Director Dennis Villeneuve is fast creating a reputation as the best director of character-driven action.
On the back of PRISONERS, his excellent family crisis drama which, like this year’s THE GIFT (one of my choices of the films of 2015 and highly recommended) had sufficient pathos and power to hold the audience’s attention, SICARIO (Cert. 15, 121 mins) will do much to enhance his stock. The knowledge that he will be directing the much-anticipated sequel to BLADE RUNNER provides an interesting, mouth-watering prospect.
Until Deckard returns, we can content ourselves with a much-hyped thriller which follows the path created with the likes of CLEAR AND PRESENT DANGER (the Harrison Ford Jack Ryan thriller from 1994, in which covert operatives working in South America are the pawns of a broad political tug-of-war)
SICARIO is presented in contrast with a leaner narrative and that makes the film that all the more powerful.
It certainly starts as it means to go on with a dynamic opening where FBI agent Kate Macer (Emily Blunt) is leading an assault on an Arizona home and makes a shocking discovery. This is the first point of a very complex and dark tale where inevitably the lines of morality and honesty begin to blur in increasingly awkward circumstances for Blunt’s feisty, determined agent.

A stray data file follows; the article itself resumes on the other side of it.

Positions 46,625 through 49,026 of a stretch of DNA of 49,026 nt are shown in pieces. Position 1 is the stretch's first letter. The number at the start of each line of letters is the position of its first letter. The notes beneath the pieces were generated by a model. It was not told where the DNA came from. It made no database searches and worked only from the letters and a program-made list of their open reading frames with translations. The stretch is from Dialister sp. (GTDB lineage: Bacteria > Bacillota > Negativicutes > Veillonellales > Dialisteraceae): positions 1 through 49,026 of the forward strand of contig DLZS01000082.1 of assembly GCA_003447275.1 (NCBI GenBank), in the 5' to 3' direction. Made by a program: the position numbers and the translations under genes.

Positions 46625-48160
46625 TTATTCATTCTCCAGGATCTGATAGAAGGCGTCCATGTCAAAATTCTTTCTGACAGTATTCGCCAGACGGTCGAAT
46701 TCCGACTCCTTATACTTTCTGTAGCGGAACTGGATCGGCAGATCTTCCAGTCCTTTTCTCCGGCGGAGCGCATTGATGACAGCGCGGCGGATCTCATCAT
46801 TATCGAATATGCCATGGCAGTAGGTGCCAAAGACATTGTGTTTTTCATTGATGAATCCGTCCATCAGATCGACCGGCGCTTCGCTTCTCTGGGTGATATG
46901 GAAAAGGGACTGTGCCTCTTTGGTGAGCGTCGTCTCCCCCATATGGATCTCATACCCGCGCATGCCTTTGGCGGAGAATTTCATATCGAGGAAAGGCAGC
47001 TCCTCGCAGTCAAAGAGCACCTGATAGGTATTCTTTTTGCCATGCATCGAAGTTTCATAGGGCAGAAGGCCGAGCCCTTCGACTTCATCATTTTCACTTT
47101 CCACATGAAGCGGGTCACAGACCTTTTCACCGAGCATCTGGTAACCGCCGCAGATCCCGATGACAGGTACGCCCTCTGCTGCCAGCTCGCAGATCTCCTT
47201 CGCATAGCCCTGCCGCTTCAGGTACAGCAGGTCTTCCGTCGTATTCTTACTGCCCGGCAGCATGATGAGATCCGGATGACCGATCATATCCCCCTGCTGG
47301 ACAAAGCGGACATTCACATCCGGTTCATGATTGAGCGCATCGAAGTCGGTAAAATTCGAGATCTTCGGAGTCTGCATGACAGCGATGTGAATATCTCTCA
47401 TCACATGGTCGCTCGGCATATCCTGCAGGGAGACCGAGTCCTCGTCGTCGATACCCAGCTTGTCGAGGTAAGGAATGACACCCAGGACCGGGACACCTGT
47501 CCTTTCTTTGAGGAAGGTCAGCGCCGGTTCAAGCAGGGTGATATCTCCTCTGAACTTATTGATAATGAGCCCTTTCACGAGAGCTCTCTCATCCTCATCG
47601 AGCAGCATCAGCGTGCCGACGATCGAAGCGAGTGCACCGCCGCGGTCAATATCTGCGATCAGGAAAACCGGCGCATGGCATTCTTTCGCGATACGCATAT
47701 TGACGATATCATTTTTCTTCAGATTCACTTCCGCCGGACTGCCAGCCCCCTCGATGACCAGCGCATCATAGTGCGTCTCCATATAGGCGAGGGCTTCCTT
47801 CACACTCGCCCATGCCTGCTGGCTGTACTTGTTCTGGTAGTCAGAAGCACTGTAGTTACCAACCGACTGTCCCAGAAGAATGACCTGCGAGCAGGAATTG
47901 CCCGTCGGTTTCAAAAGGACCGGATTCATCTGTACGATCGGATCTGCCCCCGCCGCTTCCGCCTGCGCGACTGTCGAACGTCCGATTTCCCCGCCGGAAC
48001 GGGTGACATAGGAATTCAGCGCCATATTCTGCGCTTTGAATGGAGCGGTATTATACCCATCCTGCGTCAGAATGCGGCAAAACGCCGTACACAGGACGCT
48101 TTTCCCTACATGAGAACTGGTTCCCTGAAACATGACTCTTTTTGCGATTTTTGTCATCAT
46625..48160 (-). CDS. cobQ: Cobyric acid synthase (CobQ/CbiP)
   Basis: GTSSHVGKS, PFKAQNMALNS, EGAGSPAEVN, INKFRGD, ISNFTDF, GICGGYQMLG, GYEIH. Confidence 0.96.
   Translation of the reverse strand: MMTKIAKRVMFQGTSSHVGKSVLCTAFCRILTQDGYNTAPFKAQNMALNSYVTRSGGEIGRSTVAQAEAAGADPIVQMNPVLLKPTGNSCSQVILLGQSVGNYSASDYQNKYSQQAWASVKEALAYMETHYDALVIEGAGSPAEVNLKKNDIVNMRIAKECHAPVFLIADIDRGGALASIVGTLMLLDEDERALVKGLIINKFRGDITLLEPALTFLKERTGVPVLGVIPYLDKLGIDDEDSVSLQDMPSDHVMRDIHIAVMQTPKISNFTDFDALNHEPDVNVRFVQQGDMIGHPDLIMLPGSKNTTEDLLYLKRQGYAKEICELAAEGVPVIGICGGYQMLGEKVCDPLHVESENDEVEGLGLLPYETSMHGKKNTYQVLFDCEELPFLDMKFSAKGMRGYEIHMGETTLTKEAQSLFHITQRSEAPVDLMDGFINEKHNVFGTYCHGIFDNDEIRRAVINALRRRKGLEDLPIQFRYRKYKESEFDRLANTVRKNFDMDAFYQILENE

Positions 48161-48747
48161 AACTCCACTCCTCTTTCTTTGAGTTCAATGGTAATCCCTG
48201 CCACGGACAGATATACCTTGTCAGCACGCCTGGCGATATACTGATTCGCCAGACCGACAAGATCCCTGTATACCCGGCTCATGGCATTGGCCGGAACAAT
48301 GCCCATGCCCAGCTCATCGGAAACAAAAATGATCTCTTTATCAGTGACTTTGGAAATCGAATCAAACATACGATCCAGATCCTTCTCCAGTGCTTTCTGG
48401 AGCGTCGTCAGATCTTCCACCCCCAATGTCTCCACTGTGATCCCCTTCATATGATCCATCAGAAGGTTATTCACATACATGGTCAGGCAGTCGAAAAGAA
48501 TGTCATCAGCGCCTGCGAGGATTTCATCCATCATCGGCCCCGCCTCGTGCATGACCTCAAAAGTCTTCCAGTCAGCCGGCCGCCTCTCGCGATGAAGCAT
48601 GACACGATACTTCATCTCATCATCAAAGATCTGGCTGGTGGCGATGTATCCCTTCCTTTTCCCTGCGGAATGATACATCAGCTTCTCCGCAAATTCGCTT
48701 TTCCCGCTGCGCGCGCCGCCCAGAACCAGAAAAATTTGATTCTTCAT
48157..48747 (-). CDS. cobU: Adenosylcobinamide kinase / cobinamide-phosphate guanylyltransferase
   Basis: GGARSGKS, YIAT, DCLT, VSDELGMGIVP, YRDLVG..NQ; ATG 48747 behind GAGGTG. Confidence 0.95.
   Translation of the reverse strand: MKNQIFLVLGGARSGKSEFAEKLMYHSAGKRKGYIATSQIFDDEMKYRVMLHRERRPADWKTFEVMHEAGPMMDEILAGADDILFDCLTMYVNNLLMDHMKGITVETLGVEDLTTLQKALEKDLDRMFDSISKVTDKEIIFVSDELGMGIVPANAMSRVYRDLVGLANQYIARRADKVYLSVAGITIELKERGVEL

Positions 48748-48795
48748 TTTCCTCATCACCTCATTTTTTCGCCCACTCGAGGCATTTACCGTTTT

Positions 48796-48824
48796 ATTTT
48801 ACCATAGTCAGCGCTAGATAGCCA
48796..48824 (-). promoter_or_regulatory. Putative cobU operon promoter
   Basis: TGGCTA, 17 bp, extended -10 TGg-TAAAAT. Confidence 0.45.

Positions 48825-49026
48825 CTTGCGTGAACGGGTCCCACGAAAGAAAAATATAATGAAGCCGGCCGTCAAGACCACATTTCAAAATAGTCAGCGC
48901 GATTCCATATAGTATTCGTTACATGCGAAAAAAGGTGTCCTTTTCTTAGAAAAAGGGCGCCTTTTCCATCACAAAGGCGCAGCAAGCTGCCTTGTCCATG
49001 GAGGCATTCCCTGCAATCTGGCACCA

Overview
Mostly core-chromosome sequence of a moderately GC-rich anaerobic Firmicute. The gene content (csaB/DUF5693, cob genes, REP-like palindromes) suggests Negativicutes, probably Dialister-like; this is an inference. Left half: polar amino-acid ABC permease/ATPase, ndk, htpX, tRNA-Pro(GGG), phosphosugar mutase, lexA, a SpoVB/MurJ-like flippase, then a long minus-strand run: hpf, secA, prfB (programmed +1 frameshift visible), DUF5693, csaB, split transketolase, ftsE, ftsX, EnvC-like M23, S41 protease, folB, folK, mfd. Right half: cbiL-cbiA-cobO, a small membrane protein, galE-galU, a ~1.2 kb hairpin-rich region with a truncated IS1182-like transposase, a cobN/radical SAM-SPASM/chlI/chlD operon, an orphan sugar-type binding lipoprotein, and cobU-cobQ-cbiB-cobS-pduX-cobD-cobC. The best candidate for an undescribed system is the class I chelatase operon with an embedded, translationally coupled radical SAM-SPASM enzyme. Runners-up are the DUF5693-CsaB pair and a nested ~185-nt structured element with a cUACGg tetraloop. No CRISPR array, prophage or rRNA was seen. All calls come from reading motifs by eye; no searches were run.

The mayor of Ciudad Juarez, Enrique Serrano, where some of the action takes place, has recently called for a boycott of the film, saying that the portrayal of the city “speaks badly.”
It’s not a new argument – the same kind of backlash greeted Brian De Palma’s remake of SCARFACE (1983) about the portrayal of Miami in that context (in all fairness that film, as time has gone on, has become a real classic of it’s kind) and I sense that SICARIO in time will get the same kind of respect and appreciation in cinematic terms.
Personally, I am not someone to get involved with how a film portrays a community. In all fairness, the issue the Mayor above highlights only takes up a fraction of the screen time and the focus is on how it affects the American community, rather than the portrayal it creates of a Mexican city rebuilding. The truth is that those images are real and do hit home the impact that drugs can have on a community (just recently, for example, the London Evening Standard ran a series of articles about a crime-laden neighbourhood called Angell Town and the positive steps being taken to rebuild it by the commuity within)
I do hope that the Mayor of Ciudad Juarez retracts his negative opinion and treats the film as an entertainment foremost. SICARIO will not really dent that, as it is the latest in a long line of films that are covering an all-familiar ground in movies, personified in any number of exploitation actioners and Hollywood blockbusters from 30 years ago. The way the story is told is a little different – and perhaps that is what has irked him.
Whilst Blunt acquits herself admirably, it is Josh Brolin and – more significantly – Benicio Del Toro, who steal the show as her guides and chaperones. Del Toro really demonstrates his consistency in this type of role.
From a technical standpoint, it is Roger Deakins who confirms his reputation as one of the best cinematographers in the business. There are some excellent shots and vistas rendered here which elevate SICARIO to an above-average offering of the genre.